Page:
One day Jack noticed his friend Bob, happily jumping up and down on a manhole cover, shouting, “Twenty-three! Twenty-three!” Bewildered by his friend’s behavior, he asked him, “Why, Bob, are you so happy to be jumping on a manhole cover?” His friend replied, “Oh, I can’t describe the feeling of ecstasy to you in words. You’ll have to experience it yourself to understand.” Bob hopped off the cover to give Jack a try. Just like Bob, Jack began to hop on the manhole cover shouting, “Twenty-three! Twenty-three! ” After a moment, still jumping, Jack called out to Bob, “I don’t feel anything. Am I doing it right?” At that point Bob bent over and pulled the manhole cover out from under Jack, who then fell into the murky abyss below. Bob then replaced the manhole cover and once again began to jump happily, shouting “Twenty-four! Twenty-four!”
Often, when we fall into a dark place, it is the result of our own foolish decisions. This week’s Torah portion discusses the laws of the Sotah – a married woman who was unfaithful to her husband, and the miraculous process of judging her and the man she was with. The Talmud (Tractate Sotah 3a) notes the Torah’s uncommon use of the word “Sotah” to describe this woman’s actions and its similarity to the word “Shoteh” — a fool. From here we can derive, says the Talmud, that a person does not sin unless they have first been overcome by a spirit of foolishness.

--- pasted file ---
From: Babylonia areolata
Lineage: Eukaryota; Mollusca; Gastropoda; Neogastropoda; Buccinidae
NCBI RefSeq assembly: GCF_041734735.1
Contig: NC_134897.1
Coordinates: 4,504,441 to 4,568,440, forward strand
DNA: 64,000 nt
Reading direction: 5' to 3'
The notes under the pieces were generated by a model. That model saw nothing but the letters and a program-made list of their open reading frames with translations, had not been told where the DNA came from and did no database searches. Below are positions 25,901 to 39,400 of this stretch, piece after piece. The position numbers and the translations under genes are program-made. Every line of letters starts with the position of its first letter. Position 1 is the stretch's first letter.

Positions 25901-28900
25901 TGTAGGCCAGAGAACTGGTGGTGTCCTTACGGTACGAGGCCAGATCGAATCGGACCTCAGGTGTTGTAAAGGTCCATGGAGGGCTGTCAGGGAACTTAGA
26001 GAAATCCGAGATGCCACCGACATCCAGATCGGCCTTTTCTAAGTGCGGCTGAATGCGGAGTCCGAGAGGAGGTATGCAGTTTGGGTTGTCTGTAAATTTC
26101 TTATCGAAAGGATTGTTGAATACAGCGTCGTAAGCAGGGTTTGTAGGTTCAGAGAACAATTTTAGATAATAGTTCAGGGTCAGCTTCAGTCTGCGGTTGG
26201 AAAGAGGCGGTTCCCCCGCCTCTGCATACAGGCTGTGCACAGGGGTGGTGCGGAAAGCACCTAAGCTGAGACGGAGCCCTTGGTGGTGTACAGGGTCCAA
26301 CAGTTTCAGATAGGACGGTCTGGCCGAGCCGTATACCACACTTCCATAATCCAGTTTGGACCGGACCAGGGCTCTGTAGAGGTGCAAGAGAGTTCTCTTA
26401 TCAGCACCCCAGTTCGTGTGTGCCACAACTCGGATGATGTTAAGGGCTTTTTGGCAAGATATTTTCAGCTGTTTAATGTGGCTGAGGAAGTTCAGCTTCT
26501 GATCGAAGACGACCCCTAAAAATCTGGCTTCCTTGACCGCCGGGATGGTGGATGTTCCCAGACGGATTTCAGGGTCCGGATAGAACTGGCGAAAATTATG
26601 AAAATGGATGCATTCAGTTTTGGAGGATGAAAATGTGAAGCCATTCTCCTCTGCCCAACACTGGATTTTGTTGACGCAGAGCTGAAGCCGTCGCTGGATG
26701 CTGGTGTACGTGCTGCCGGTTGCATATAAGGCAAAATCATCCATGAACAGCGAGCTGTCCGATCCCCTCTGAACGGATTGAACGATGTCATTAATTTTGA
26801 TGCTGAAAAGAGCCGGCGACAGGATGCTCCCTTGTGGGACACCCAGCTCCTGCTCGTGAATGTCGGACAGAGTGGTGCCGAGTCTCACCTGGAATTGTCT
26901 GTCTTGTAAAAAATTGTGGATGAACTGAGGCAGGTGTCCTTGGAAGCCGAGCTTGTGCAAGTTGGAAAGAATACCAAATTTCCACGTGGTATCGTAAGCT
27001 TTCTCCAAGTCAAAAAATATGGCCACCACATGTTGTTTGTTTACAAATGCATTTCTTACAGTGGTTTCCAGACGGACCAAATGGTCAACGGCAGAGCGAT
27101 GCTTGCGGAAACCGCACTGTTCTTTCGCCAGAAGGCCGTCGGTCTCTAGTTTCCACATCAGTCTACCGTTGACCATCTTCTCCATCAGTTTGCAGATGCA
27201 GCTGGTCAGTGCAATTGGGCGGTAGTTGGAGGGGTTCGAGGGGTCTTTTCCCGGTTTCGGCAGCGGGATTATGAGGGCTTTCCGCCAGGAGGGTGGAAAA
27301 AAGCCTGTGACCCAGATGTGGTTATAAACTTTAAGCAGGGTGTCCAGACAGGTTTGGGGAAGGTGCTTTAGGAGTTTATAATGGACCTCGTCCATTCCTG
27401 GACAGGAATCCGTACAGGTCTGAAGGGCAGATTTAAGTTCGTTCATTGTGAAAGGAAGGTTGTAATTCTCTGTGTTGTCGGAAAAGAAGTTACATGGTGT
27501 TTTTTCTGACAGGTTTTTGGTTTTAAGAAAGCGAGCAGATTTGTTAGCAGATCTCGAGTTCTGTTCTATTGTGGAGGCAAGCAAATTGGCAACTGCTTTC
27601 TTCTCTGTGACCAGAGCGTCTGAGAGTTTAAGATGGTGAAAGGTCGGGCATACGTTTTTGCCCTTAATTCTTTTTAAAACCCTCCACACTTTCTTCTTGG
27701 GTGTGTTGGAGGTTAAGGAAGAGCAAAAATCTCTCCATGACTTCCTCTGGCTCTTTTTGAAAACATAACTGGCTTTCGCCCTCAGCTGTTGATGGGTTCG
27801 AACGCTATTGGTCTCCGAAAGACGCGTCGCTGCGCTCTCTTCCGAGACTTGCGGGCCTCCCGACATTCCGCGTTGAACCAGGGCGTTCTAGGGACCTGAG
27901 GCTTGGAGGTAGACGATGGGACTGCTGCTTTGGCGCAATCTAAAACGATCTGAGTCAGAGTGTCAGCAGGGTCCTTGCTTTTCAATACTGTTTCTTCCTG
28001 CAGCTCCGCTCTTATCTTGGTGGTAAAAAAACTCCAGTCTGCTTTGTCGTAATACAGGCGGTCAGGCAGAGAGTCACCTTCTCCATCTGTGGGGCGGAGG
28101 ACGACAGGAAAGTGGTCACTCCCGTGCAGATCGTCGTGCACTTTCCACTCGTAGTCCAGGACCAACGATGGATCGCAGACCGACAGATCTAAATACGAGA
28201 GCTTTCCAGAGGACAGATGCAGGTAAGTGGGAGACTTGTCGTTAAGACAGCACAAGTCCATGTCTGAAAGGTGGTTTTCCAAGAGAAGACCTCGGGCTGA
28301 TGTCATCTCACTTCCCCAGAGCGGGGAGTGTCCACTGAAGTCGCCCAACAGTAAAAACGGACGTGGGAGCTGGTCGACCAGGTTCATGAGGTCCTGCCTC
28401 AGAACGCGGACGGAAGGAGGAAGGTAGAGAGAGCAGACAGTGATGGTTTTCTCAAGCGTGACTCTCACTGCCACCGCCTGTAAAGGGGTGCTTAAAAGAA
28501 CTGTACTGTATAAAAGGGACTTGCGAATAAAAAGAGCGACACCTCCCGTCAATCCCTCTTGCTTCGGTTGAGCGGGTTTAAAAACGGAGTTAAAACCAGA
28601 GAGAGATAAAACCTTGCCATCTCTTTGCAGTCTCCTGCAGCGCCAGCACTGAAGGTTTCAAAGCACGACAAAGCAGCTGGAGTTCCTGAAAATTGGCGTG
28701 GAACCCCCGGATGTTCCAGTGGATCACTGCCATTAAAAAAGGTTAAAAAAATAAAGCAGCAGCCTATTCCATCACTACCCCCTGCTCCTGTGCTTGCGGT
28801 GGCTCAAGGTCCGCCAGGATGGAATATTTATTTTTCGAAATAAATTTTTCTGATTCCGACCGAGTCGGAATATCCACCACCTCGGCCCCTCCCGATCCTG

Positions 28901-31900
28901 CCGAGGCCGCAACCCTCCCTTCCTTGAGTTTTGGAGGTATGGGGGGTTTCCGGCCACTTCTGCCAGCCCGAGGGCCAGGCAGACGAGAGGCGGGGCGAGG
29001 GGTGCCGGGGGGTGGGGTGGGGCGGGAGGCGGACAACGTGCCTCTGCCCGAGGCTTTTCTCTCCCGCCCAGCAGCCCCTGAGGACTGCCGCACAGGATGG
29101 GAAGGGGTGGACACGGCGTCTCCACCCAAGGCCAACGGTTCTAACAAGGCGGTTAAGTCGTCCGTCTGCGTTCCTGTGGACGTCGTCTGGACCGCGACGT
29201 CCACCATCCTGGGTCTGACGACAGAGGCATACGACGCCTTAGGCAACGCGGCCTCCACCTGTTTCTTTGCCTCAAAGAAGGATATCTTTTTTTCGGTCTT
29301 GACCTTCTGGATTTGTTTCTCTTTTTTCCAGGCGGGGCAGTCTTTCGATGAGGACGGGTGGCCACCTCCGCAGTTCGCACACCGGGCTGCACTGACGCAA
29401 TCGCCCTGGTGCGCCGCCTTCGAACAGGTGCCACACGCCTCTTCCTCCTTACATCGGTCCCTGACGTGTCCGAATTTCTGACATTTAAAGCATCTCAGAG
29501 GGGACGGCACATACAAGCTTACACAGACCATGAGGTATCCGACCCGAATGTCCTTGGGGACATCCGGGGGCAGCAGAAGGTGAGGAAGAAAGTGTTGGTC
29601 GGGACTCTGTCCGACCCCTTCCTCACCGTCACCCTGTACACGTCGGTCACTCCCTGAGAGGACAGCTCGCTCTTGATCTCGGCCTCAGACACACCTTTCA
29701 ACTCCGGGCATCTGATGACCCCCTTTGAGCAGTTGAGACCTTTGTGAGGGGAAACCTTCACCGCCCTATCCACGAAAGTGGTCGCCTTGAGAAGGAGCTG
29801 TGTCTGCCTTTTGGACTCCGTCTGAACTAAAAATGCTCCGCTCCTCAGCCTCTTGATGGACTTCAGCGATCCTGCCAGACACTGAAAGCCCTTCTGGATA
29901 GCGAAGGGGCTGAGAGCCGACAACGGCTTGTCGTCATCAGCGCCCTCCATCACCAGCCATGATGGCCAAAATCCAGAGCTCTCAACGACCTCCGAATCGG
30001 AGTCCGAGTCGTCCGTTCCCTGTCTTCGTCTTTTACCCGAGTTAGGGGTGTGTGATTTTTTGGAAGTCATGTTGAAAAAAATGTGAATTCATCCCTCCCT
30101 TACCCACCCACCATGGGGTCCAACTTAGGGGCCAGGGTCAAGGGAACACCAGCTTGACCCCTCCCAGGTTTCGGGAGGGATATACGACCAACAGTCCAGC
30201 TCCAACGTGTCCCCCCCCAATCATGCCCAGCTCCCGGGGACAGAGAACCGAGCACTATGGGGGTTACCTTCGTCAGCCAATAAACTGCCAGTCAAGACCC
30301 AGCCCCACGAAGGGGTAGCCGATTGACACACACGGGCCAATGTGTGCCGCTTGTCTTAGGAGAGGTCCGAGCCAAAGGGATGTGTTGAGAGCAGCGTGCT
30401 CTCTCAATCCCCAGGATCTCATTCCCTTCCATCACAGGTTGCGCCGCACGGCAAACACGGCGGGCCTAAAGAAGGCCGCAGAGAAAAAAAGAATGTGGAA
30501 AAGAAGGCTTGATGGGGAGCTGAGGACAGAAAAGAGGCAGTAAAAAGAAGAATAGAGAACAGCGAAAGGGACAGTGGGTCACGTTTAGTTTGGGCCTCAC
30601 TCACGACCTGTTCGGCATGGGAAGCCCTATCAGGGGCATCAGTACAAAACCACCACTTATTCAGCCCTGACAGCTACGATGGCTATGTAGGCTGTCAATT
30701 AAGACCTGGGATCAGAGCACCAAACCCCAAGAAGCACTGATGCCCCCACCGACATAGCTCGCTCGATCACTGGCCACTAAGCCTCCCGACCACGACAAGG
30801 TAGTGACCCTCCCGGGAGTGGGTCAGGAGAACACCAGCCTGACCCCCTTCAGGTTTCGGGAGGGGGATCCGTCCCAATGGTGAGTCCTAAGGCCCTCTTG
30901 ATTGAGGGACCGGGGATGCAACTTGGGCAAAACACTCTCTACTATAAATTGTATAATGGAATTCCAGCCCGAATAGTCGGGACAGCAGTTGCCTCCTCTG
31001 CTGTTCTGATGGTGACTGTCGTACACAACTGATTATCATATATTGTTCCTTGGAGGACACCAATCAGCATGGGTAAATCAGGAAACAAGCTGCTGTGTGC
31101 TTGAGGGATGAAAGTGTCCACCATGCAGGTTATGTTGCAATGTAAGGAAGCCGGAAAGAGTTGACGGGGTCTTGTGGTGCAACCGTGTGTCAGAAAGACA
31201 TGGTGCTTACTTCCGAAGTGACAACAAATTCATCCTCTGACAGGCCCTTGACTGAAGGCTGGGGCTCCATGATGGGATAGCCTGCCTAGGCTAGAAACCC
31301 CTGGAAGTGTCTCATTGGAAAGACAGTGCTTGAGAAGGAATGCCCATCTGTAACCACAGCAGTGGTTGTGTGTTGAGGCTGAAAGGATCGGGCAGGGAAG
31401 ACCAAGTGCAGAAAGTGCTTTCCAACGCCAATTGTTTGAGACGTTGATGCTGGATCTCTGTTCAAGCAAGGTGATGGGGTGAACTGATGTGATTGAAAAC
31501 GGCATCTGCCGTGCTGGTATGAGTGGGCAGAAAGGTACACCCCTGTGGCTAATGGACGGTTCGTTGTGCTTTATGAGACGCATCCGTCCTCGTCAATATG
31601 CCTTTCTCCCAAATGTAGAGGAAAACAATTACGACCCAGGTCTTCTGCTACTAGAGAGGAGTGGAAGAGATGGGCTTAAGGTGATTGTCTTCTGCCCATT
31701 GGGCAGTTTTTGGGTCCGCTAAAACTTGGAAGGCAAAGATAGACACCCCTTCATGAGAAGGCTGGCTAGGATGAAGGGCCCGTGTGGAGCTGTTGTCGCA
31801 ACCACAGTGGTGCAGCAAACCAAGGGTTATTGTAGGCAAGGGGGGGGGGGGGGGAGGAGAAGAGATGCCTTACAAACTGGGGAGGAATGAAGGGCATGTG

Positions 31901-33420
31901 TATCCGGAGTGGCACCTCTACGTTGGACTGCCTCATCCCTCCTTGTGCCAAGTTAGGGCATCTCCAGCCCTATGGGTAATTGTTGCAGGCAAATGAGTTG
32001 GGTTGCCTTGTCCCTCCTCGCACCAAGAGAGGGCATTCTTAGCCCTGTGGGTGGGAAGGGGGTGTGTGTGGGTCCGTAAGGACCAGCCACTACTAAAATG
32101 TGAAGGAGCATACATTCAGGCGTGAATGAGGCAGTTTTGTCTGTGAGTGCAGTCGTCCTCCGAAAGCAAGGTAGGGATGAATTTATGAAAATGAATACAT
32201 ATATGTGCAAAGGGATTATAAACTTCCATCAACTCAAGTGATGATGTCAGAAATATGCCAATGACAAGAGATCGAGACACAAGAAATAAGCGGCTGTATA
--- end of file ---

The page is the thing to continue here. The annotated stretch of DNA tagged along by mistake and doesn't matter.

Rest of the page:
This spirit of foolishness, says Rabbi Chaim Shmuelevitz zt”l, is the thought that the wrongdoing they engage in will have no detrimental effect. This, of course, is a foolish thought. Disloyalty to G-d’s will is always destructive to our soul and our relationship with our Creator. And as it is unreasonable to engage in activities that demote our spiritual gains and stature, the drive to do so can only be a bout of temporary insanity.
It’s natural and common for all of us to experience these moments, so we must anticipate them and prepare for them. Manhole covers must be locked, and perilous cliffs fenced off with guard rails. In this vein, the Talmud writes (Tractate Sotah 2a), “Anyone who sees the ruination of the Sotah, should ward off the temptations of wine.” While the drinking of wine is only remotely related to the ultimate unfaithful relationships of the Sotah, the advice of the Talmud is to foresee the ultimate consequence of frivolous activity, and take measures to seize control of the lesser temptations before it’s too late. May we all succeed in building our fences. And, of course, always make sure to watch where we jump!